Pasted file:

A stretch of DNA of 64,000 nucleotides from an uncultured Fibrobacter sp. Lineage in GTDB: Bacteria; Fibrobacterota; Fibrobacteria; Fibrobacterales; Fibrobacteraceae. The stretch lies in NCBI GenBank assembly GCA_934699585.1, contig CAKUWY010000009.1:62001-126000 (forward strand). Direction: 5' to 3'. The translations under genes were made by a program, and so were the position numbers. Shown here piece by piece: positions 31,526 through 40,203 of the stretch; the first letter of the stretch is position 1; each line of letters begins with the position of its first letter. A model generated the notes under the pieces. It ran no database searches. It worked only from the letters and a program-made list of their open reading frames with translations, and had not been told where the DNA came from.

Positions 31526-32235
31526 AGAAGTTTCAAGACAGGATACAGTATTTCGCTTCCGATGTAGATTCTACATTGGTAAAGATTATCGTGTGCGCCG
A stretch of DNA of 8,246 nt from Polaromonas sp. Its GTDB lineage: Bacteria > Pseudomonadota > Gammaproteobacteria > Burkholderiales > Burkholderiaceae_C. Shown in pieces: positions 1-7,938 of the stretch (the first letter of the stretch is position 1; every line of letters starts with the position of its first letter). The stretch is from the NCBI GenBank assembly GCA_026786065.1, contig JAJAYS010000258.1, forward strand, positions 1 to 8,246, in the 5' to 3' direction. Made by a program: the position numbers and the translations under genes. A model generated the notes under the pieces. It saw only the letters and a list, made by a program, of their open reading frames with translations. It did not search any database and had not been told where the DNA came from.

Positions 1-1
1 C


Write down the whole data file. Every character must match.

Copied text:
A stretch of DNA of 64,000 nucleotides from an uncultured Fibrobacter sp. Lineage in GTDB: Bacteria; Fibrobacterota; Fibrobacteria; Fibrobacterales; Fibrobacteraceae. The stretch lies in NCBI GenBank assembly GCA_934699585.1, contig CAKUWY010000009.1:62001-126000 (forward strand). Direction: 5' to 3'. The translations under genes were made by a program, and so were the position numbers. Shown here piece by piece: positions 31,526 through 40,203 of the stretch; the first letter of the stretch is position 1; each line of letters begins with the position of its first letter. A model generated the notes under the pieces. It ran no database searches. It worked only from the letters and a program-made list of their open reading frames with translations, and had not been told where the DNA came from.

Positions 31526-32235
31526 AGAAGTTTCAAGACAGGATACAGTATTTCGCTTCCGATGTAGATTCTACATTGGTAAAGATTATCGTGTGCGCCG
A stretch of DNA of 8,246 nt from Polaromonas sp. Its GTDB lineage: Bacteria > Pseudomonadota > Gammaproteobacteria > Burkholderiales > Burkholderiaceae_C. Shown in pieces: positions 1-7,938 of the stretch (the first letter of the stretch is position 1; every line of letters starts with the position of its first letter). The stretch is from the NCBI GenBank assembly GCA_026786065.1, contig JAJAYS010000258.1, forward strand, positions 1 to 8,246, in the 5' to 3' direction. Made by a program: the position numbers and the translations under genes. A model generated the notes under the pieces. It saw only the letters and a list, made by a program, of their open reading frames with translations. It did not search any database and had not been told where the DNA came from.

Positions 1-1
1 C